consistent with this type of reaction. And it is well understood that such vapors from a corpse, given the right conditions, will cause browning on a cloth that has the right sort of residues on its fibers. But if this is how the images formed, it is only hypothetical. There are unresolved problems. And there are possibly other ways to create this caramel-like condition. “Hypothesis,” researchers say, is the right word to use, for no proposal yet meets the scientific
criteria needed to be called a theory. But despite the positive feelings about progress, most attendees were frustrated and angry with the Papal Custodians of the Shroud of Turin. They were angry about the restoration. They were dismayed that Turin officials were ignoring scientific evidence. Many felt that the shroud’s custodians were ignoring advice by the late Pope John Paul II when in 1998 he said, “the Church does not have specific competence to pronounce on these questions. It entrusts to scientists the task of continuing to investigate to find suitable answers to questions regarding the Shroud.” Ghiberti and textile conservator Mechthild Flury-Lemberg, who had managed the restoration work, were in Dallas to defend the restoration and to reiterate their claim that they had not seen evidence of discreet mending. Scientists and archeologists wanted to ask them questions and express their own views. But conference organizers decided to prohibit questions and comments from the floor. And at the last minute they cancelled a PowerPoint presentation of “The List” which did contain scientific facts that disagreed what Turin officials were saying. When Fanti, who had served as the primary editor of the document, asked why, he was told that the document was “too political.”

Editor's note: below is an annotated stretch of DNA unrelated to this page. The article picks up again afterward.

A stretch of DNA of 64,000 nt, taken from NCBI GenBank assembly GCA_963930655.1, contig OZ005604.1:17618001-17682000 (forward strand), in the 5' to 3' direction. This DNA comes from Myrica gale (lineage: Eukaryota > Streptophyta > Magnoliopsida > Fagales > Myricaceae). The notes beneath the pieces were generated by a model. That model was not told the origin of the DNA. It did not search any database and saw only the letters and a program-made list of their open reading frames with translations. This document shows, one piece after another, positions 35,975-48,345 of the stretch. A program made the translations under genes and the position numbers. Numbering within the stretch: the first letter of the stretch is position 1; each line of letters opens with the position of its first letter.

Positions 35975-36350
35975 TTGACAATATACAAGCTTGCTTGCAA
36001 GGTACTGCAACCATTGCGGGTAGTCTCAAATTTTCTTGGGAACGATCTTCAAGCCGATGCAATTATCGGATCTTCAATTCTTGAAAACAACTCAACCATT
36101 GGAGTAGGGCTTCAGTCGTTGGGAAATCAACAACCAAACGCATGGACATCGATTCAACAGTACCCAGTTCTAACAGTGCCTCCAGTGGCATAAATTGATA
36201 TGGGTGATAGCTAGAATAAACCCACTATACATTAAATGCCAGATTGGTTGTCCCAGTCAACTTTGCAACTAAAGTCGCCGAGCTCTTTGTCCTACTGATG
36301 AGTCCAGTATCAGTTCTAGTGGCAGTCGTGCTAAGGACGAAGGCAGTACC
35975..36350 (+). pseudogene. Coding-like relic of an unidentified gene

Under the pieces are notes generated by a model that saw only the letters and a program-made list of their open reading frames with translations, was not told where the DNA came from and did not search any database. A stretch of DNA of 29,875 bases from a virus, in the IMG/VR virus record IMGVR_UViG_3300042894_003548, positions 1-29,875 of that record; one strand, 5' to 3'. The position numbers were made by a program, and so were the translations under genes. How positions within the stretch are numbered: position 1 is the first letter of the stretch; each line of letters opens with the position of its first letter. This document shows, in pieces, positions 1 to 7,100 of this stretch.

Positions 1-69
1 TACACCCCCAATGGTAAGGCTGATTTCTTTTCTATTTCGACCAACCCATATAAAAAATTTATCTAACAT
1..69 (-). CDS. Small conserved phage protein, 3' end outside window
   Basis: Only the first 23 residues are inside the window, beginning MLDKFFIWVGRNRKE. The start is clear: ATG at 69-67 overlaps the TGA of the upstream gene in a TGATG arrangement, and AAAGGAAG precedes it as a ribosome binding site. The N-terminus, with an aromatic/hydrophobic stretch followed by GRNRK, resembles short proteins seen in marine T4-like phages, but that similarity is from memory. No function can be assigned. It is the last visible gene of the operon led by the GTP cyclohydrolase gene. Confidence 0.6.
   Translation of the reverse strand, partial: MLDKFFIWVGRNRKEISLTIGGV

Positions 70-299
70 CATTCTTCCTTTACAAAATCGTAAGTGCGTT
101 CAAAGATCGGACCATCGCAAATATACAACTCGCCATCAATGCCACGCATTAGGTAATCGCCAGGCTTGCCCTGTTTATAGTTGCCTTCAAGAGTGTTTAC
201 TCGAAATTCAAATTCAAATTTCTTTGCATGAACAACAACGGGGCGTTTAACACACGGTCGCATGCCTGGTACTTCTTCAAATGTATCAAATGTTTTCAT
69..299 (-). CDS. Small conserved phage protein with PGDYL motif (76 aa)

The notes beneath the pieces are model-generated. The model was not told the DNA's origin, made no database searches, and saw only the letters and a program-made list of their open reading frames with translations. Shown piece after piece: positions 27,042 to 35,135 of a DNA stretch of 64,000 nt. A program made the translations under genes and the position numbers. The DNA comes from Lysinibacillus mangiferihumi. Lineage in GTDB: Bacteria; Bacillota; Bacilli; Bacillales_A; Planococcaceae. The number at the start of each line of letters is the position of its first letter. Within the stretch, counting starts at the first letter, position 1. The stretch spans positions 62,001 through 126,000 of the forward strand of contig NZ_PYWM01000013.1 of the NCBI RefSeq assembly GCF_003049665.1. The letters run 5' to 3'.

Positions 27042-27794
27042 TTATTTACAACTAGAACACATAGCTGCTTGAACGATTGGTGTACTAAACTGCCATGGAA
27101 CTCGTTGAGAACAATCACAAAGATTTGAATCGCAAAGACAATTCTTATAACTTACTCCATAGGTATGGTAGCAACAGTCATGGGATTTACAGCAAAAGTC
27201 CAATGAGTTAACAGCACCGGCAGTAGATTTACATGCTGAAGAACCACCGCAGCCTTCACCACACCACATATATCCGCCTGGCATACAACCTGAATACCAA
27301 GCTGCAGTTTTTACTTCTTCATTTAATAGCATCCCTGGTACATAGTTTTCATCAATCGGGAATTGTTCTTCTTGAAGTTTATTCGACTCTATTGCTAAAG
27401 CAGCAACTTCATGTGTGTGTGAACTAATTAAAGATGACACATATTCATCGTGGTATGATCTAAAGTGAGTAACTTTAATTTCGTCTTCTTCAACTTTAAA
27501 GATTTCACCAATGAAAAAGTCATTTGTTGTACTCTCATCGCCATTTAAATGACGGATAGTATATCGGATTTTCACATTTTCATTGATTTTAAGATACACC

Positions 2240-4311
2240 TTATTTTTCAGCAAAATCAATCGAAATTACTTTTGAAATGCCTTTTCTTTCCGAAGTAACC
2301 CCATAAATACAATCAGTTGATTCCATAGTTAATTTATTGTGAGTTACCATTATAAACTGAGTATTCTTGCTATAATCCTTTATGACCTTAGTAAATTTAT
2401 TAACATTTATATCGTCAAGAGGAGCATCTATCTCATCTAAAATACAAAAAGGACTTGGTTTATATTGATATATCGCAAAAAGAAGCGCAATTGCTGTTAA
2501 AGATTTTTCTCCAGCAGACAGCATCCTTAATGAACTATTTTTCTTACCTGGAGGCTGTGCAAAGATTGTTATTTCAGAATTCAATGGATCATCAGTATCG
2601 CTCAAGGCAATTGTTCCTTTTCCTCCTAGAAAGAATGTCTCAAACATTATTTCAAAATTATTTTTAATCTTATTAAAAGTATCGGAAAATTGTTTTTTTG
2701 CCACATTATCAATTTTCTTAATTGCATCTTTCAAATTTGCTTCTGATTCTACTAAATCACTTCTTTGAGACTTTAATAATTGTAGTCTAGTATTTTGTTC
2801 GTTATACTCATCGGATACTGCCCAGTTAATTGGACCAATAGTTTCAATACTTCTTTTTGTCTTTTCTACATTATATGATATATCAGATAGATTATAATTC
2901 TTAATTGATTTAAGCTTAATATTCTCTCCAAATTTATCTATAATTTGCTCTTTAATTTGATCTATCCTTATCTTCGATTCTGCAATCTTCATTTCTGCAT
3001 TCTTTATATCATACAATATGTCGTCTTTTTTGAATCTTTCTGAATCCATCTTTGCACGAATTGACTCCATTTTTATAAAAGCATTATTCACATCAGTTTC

Cardinal Angelo Sodano, the Vatican Secretary of State, perhaps having sensed what was to happen in Dallas, had written a letter to the conferees saying, “His Holiness Pope Benedict XVI] trusts that the Dallas Conference will advance cooperation and dialogs among various groups engaged in scientific research on the Shroud . . .” But cooperation did not happen. The conferees were undaunted. In a presentation that had been billed as a tribute to the late Raymond Rogers, researcher Barrie Schwortz instead showed an interview with Rogers videotaped shortly before his death on March 8, 2005. In the interview, Rogers explained the discreet mending and why that invalidated the 1988 carbon 14 dating. And he offered a blistering criticism of the secretive restoration. He explained why the cloth and the still-unexplained images of a crucified man may have been damaged during the restoration. While the conferees applauded the interview Ghiberti walked out of the room, a gesture that perhaps signaled future non-cooperation. It was peculiar because it would be fair to say that probably every researcher in the grand ballroom of the hotel thought the shroud might be the real thing even if they could not prove it.